The actual costs of homeschooling can be hard to calculate (although this blogger did a good attempt at it: https://www.families.com/the-cost-of-homeschooling-vs-the-cost-of-public-school).
After all, the costs include:
- The parent(s) time and possible loss of income
- Space set aside in your home
- gas and wear and tear on a vehicle for driving kids all over the place
- library fines for all the overdue books
- memberships and admission fees for museums and zoos
- dues for homeschool groups and co-ops
- books and curricula
- art and office supplies
- science kits and lab equipment
- camps and class fees
- musical instruments and lessons
- sports equipment and registration fees
The calculation of how much it actually is costing us to choose homeschooling is further complicated by this question: how much of this would we pay for even if our kids were in public school? Sure, much would be covered by the schools, but we'd probably still be paying for private music lessons as an extra, and summer camps, and art supplies.
But it can't be denied that homeschooling and educational costs are one of the larger line-items in our family budget, and this year we needed to make a reduction in that line-item. Last year we spent $11,000 on educational expenses. This year, our goal was to make a 33% reduction. How?
I started by looking at what we had spent in the previous year and identifying "non-negotiable" expenses: math curricula, books, etc. Then we took the budget amount left after those items were covered and gave half of it to each of the kids as a discretionary educational budget for the year. They are old enough now to make their own choices, we decided.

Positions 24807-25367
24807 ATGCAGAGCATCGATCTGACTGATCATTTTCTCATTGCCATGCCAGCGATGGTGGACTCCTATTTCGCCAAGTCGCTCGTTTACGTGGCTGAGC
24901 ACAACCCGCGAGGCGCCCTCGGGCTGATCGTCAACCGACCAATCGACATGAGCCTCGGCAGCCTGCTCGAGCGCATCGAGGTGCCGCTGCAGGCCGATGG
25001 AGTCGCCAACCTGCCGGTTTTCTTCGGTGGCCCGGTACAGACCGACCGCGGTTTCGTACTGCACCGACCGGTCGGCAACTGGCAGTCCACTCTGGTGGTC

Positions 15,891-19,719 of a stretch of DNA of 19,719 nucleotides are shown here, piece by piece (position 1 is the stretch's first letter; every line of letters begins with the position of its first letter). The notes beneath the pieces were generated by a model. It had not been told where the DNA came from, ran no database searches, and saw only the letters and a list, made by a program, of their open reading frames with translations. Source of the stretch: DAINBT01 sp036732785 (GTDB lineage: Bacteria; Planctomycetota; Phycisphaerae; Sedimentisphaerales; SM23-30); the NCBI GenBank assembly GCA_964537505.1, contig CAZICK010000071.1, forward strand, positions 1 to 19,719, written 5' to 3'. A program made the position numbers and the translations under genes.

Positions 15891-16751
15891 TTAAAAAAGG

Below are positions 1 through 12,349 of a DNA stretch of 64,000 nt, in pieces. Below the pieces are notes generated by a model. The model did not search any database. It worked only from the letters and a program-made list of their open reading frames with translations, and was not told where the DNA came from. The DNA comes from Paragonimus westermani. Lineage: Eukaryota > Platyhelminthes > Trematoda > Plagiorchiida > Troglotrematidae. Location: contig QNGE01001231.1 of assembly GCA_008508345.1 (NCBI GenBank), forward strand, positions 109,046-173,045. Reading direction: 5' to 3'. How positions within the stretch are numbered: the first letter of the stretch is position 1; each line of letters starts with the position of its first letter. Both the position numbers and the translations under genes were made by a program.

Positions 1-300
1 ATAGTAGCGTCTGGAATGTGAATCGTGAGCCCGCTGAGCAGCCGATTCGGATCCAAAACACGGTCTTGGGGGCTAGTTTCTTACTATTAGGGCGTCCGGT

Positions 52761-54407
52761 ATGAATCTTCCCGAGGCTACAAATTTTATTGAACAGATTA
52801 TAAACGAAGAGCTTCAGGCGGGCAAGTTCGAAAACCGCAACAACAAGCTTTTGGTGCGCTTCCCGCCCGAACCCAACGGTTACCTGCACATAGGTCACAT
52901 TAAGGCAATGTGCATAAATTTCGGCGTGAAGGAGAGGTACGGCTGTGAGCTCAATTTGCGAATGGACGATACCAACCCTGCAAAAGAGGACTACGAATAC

Each of the kids are working with a $1500 budget for the year. They are researching the costs, considering their priorities, and managing a budget ... it's educational in its own right. But it's also been really hard ... mostly on me! I hate for them to miss out on ANYTHING! It's like I have FOMO for educational opportunities. A camp that I hear other parents talking about? My kids should do that! A second musical instrument? Yes! Private lessons? Give us more!
Where does that cycle of more actually get us? Tired and broke? There's a "keeping up with the Joneses" competition that we can all get sucked into, even when we start from a genuine and loving place of just wanting to do good by our kids.
My kids have not been upset or stressed over this reduced budget, and they've appreciated the feeling of empowerment to make their own choices. It's funny to realize I've been the one pushing us into over-doing and over-spending, and the kids are happy to skip the camps and the lessons. This is good for us on so many different levels!